ABOUT THE AUTHOR
CAROL COX is the author of 30 novels and novellas. A third-generation Arizonan, Carol has a lifelong fascination with the Old West and hopes to make it live again in the hearts of her readers. She makes her home with her husband and daughter in northern Arizona, where the deer and the antelope really do play--often within view of the family's front porch.
TROUBLE IN STORE
by Carol Cox
Published by Bethany House
ABOUT THE BOOK
Fired from her most recent governess position, Melanie Ross must embrace her last resort: the Arizona mercantile she inherited from her cousin. But Caleb Nelson is positive he inherited the mercantile, and he's not about to let some obstinate woman with newfangled ideas mess up all he's worked for. He's determined to get Melanie married off as soon as possible, and luckily there are plenty of single men in town quite interested in taking her off his hands. The problem is, Caleb soon realizes he doesn't want her to marry up with any of them. He's drawn to Melanie more every day, and he has to admit some of her ideas for the store unexpectedly offer positive results.
But someone doesn't want the store to succeed, and what used to be just threatening words has escalated into deliberate destruction and lurkers in the night. When a body shows up on the mercantile steps--and the man obviously didn't die from natural causes--things really get dangerous. Can Melanie and Caleb's business--and romance--survive the trouble that's about to come their way?
Readers, buy your copy of Trouble in Store today!
AND NOW A WORD FROM OUR FEATURE AUTHOR
The Ross-Nelson Mercantile (the store Caleb and Melanie squabble over in the book) has a number of quirky customers, including Idalou Fetterman. Mrs. Fetterman is a great believer in the curative powers of patent medicines and spends a lot of time browsing the shelves in search of the ideal remedy for whatever happens to be ailing her that day.
Dr. Sherman's Prickly Ash Bitters billed itself as the cure for biliousness, vertigo, or a torpid liver, and contained "only the purest drugs, among which may be enumerated: prickly ash, mandrake, buchu, button snake, senna." I don’t know about you, but I have yet to reach for a dose of buchu or button snake when I’m feeling under the weather.
A little research turned up the information that the government declared the good doctor's remedy misbranded. That may have had something to do with the fact that the cure-all (which contained 20% alcohol) was recommended in wineglassful doses three times a day, but was declared to be "not an intoxicating beverage."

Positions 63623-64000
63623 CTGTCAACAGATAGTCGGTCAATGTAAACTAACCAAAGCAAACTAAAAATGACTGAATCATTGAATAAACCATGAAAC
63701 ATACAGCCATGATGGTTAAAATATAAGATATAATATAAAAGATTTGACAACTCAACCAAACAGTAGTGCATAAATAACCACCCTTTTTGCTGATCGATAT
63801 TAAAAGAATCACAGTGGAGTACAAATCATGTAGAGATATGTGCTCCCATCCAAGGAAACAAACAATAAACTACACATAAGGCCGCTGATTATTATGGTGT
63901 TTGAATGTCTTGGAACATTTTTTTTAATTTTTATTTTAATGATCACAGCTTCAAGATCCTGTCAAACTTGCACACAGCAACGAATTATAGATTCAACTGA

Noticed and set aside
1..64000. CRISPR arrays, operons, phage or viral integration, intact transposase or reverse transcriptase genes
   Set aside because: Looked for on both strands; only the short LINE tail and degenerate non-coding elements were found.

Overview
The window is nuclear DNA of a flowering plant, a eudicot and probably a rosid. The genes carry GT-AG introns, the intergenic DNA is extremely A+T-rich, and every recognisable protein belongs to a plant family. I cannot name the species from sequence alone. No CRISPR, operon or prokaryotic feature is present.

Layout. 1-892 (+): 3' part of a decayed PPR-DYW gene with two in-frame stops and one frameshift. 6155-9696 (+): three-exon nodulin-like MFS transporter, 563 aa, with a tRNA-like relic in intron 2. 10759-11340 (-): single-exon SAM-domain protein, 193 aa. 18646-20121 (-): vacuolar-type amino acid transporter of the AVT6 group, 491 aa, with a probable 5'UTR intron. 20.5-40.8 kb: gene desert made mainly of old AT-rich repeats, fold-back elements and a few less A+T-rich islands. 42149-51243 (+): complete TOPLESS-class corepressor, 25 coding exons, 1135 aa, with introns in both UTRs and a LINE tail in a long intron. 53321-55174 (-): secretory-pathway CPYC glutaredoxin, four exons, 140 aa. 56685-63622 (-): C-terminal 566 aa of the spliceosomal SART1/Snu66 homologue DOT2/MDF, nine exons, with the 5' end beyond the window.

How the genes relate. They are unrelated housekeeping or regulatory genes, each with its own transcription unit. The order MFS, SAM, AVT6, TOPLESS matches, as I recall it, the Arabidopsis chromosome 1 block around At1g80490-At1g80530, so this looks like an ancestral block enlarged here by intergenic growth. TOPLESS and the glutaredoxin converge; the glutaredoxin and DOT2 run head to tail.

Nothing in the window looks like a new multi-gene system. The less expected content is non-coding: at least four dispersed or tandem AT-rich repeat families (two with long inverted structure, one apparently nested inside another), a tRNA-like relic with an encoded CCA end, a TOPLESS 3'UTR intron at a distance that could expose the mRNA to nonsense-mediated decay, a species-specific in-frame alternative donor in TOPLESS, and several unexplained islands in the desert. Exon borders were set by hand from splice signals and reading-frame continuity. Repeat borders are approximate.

And let's not forget Seelye's Wasa-Tusa. The name alone is enough to catch your attention, even before learning it was guaranteed to bring about good results with: muscle soreness, bruises, headache, toothache, earache, colic, and cramps. If something ached, it was Wasa-Tusa time!
Hostetter's Celebrated Bitters became a national best-seller in the 1850s. During the Civil War, it was marketed to soldiers as "a positive protective against the fatal maladies of the Southern swamps, and the poisonous tendency of the impure rivers and bayous." By now, you probably won't be shocked to learn the original formula was made up of about 47% alcohol--an amount so high that it was served by the the glass in Alaskan saloons. I'm sure those Alaskans were reassured to know they wouldn't fall prey to any maladies contracted in an impure bayou!
Even so, these hucksters found a ready market for their goods. By the middle of the 19th century, the manufacture of patent medicines had become a major industry in America.
Doctors and medical societies spoke out in increasing numbers, and even more strident opposition came from the temperance movement, which protested the use of alcohol in medicines. It's no surprise that the manufacturers fought against regulation of any kind, and their resistance was aided by the press, since many newspapers had become dependent on money received from advertising these remedies.
We can all be grateful for the Pure Food and Drug Act, enacted in 1906, which required manufacturers to list ingredients on their labels and restricted misleading advertising. That's a very good thing for us . . . and Mrs. Fetterman should be grateful she's a fictional character!
Question for Readers: Many people today are shying away from traditional medicine and looking for alternative, more natural cures. Some of those seem to make inflated claims similar to the patent medicines of yore . . . but others have proven effective.
What non-traditional remedies have you heard of or used? And were they beneficial or not?
* * * * *
Thank you, Carol, for sharing with us today.
This week, the drawing is open to US/Canada residents.